Search America's historic newspaper pages from 1789-1963 or use the U.S. Newspaper Directory to find information about American newspapers published between 1690-present. Chronicling America is sponsored jointly by the
National Endowment for the Humanities and the Library of Congress. external link Learn more
Image provided by: University of Illinois at Urbana-Champaign Library, Urbana, IL
Newspaper Page Text
the operation of a time-saving sys
tem, have been connected with sev
eral of this year's killings, beginning
with the death of Catherine Goggin,
of the Chicago Teachers' Federation,
under the wheels of a Marshall Field
auto truck on Jan. 4.
Newspaper trucks are also a source
of considerable danger, but tthey
joined with the State street mer
chants in a scheme to block the pas
sage of the fender ordinance which
should make life safer in Chicago.
Hoyne has also received many pro
tests against the newspaper trucks
being allowed the privilege of speed
ing on boulevards.
A great number of small children
as well as aged persons, unable to
leap from the path of speeding autos,
have been among the year's victims.
It is likely that within a day or
two Hoyne will name an assistant to
take charge of all cases of killing by
autos. Coroner Hoffman has an
nounced his intention of aidirig"the
"The Increase in the number of
deaths by automobiles is startling,"
said the coroner. "It will be good
subject for rigid prosecution by Mr.
Hoyne. Little children are cut down
in the street "without warning and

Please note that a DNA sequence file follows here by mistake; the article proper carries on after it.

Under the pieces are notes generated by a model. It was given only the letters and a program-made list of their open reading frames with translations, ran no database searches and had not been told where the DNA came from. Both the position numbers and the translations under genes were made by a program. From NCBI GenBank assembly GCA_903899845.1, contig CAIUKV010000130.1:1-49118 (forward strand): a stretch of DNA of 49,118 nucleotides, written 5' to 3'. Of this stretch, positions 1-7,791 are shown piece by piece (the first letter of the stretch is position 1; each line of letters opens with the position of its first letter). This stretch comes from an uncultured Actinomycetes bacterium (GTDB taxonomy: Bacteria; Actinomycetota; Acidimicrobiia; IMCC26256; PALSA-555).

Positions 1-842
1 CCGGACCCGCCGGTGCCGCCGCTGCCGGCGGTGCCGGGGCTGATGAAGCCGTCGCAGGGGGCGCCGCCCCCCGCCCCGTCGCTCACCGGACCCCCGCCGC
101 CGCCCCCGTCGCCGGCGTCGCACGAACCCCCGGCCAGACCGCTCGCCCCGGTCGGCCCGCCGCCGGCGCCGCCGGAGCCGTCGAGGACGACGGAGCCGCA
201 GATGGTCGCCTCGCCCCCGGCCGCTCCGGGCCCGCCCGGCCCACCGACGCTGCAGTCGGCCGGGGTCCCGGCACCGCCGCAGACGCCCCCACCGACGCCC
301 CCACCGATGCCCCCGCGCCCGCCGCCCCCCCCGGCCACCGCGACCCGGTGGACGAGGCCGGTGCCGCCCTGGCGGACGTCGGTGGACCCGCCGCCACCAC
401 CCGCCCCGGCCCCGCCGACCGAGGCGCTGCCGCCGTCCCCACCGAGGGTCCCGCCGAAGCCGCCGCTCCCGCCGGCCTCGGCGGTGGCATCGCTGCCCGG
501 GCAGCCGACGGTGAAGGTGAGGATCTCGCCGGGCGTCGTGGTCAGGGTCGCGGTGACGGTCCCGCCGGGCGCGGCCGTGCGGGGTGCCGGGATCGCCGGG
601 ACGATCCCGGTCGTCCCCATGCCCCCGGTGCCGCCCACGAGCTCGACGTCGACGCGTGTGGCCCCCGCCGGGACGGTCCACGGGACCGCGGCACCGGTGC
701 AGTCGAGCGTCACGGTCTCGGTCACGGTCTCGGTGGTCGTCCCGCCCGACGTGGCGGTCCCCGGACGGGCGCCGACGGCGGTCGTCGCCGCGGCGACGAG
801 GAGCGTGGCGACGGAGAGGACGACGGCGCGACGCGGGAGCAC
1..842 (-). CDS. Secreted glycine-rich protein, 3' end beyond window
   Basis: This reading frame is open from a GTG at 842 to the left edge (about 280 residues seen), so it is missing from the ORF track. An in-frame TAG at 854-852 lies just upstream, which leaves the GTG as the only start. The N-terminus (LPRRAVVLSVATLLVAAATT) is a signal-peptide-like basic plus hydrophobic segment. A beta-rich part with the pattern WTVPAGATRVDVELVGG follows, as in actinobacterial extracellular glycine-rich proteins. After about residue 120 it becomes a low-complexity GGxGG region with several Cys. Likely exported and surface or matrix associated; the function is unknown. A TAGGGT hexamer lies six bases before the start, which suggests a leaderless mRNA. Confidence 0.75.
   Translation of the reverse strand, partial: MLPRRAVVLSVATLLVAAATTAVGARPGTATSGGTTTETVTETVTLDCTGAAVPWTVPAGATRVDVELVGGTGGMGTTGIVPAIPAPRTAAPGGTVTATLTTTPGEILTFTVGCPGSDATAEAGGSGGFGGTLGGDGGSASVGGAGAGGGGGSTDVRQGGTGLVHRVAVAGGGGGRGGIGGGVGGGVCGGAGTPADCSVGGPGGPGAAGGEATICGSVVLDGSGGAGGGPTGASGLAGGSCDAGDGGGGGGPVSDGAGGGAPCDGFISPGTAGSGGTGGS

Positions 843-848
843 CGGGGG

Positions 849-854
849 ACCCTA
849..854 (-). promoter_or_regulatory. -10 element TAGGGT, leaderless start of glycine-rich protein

without a chance toi run to safety.
I'm glad that the auto trucks are to
be hit as well as the joy riders. They
are just as dangerous."
RAILROADS APPEAL TO WILSON
Washington, July 18. Personal
appeal to Pres. Wilson for assistance
in what they term a "business crisis"
will be made by representatives of
big railroads tomorrow. Confronted
on the one hand by provisions of the
Clayton anti-trust act, which they
claim are hazy and complicated, and
on the other by the threat of 300,000
railway workers to strike unless
granted shorter hours and more pay
railroad officials declare their situ
ation is serious.
The four great trainmen brother-1
hoods are voting on whether or not
to strike. Some administration of
ficials say a strike which would tie
up the railroads of the country at this
time would be a calamity.
VILLISTAS AND CARRAN2ISTAS
BATTLE NEAR BORDER
Marathon, Texas, July 18. Champ
Weed, an employe of the Internation
al Mining Company, returning from
Boquillas, Texas, reported that a bat
tle between Villista bandits and Car
ranza troops was believed to be in
progress twenty miles south of that
place. He said artillery firing could
be heard plainly south of Boquillas.
El Paso, Texas, July 18. Villista
bandits are fleeing south from the
Rosario-Jiminez district and not to
ward the American border, stated a
message from General Trevino. Tre
vino also denied that Villistas cap
tured Hapomi and Vermijillo as re
ported. o o
U. S. BARS WIRELESS STATION
TO GERMAN CAPTAIN
Baltimore, Md., July 18. United
States government today barred its
Tuckerton, N. J., wireless station to
the captain and manager of the Ger
man subsea freighter Deutschland.
ETAOIN! SHRDLU! CMFWYP!
New York,duly 18. Here are two
reasons why bailiffs, judges, prosecu
tors and court stenographers die
John Zlampettisledibetci was fined
$1 for owning an unmuzzled dog.
Robert TyzyczhowzswiskI is ask
ing the court to change his cogno
men. o o
New York. Pacific Mail Steam
ship Co.f which abandoned service to
Orient year ago, declaring LaFollette
seamen's act mad" it imnpsnible to
continue profitable business, an
nounced resumption of service be
tween aan fcTancisco and Orient on